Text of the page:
Seahawks seek to improve league-worst red zone scoring offense
It's not a single point that Seattle's offense is seeking to improve this week. It's six points — that's what the Seahawks are looking...
Seattle Times staff reporter
RENTON — It's not a single point that Seattle's offense is seeking to improve this week.
It's six points — that's what the Seahawks are looking for when they get inside the opponent's 20-yard line, instead of settling for the field goals, as their habit has become.
The red zone has been Seattle's Bermuda Triangle this season, the offense missing the end zone repeatedly once the Seahawks are in scoring position. Of Seattle's 14 possessions inside the opponent's 20-yard line, Seattle has scored a touchdown on four of them, the lowest percentage of any team in the league.
And with Seattle preparing to face the league's top-scoring offense on Sunday, it can't afford to settle for three points when it gets close, which means the emphasis this week is on improving the offense's short game.
"We're doing a pretty decent job of moving the ball down the field and getting to the red zone," said Darrell Bevell, Seattle's offensive coordinator. "Now we're not finishing those with touchdowns, and we've got to do that at a better rate."
The Seahawks have scored 86 points this season, their lowest total through five games since 2001. Carroll said converting just one more red-zone opportunity into a touchdown each week would go a long way toward alleviating some late-game drama, which has resulted in four games decided by six points or fewer.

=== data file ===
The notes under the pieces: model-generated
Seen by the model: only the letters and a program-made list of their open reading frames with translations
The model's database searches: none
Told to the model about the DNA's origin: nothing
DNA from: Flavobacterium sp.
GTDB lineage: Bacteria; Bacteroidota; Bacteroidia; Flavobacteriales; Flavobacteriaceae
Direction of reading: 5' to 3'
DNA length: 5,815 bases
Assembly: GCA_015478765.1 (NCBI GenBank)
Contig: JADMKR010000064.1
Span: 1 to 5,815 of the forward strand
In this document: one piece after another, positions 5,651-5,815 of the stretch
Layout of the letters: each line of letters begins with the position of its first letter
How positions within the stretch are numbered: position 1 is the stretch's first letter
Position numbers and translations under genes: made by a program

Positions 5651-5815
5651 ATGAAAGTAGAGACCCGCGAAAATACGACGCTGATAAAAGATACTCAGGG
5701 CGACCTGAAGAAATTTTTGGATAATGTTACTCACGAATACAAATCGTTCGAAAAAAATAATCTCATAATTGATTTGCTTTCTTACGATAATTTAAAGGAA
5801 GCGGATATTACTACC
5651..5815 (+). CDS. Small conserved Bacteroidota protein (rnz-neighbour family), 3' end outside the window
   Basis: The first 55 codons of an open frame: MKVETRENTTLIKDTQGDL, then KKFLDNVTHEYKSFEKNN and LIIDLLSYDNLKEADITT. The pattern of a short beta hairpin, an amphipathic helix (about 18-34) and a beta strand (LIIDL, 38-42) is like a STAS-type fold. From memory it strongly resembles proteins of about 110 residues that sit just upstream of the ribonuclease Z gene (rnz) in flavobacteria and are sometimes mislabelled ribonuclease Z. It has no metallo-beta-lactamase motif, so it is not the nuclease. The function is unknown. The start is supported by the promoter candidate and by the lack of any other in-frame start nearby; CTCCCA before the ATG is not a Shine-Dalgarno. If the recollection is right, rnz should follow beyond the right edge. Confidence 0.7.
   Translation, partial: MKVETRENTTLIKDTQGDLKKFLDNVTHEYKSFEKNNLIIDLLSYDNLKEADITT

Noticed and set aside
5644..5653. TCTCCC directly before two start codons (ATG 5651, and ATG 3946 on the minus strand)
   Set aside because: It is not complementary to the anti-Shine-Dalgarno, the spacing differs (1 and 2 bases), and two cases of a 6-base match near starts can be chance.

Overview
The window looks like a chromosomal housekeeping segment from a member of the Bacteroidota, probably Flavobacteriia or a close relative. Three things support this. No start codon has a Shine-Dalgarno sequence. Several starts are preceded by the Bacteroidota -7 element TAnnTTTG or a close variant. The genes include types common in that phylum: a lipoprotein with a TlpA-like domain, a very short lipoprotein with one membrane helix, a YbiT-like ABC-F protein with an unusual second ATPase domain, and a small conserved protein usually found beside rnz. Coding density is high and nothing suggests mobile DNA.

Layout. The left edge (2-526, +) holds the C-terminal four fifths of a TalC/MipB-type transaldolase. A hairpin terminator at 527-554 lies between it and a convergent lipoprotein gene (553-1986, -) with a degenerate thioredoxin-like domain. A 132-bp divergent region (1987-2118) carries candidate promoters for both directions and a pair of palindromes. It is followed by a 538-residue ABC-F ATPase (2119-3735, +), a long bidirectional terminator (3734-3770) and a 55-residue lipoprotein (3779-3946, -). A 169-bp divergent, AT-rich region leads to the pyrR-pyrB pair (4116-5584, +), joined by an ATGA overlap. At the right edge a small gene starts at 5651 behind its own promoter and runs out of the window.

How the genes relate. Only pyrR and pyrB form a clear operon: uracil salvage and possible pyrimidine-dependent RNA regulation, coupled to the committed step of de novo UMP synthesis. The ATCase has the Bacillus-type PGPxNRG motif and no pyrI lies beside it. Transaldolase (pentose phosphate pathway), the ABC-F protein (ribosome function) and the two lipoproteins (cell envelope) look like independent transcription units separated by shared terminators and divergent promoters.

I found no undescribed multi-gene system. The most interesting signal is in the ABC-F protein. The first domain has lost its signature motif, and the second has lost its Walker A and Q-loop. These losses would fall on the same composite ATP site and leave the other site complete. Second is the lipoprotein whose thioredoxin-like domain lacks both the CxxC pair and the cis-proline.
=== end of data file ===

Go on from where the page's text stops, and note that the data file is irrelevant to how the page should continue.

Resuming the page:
"We need another touchdown a game and the games would be so much different," Carroll said. "Four more points in each game makes such a difference."
Center Max Unger did not practice Wednesday because of a hip injury, but Carroll said the team thinks he'll be available for Sunday's game against New England.
"We'll have to go day by day," Carroll said.
Guard John Moffitt, however, has already been ruled out for his third consecutive game because of a knee injury. Defensive tackle Clinton McDonald also missed Wednesday's practice after suffering a groin injury that kept him from playing the second half of Sunday's game.
Thurmond a week away
Cornerback Walter Thurmond is eligible to begin practicing for the Seahawks next week, and may be active as soon as Seattle's game at San Francisco on Oct. 18.
"He's really cranked up and ready to go," Carroll said. "We've really encouraged him to work really hard in his rehab so that when he gets back, he's ready to play."
Thurmond suffered a broken leg last year in Seattle's Week 7 loss at Cleveland and suffered a setback in the offseason that required additional surgery. He is currently on the Physically Unable to Perform (PUP) list, and doesn't count against the 53-man limit on the active roster. Players on the PUP list can begin practicing with their team after its sixth game, and there is a three-week window for the team to activate the player, release him or place him on injured reserve.
Thurmond was Seattle's fourth-round pick out of Oregon in 2010, and he began last season as the team's third cornerback, playing in passing situations. He became a starter after Marcus Trufant suffered a back injury after four games.
"We think he's a very fine football player, and would really help us," Carroll said.
Danny O'Neil: 206-464-2364 or email@example.com.
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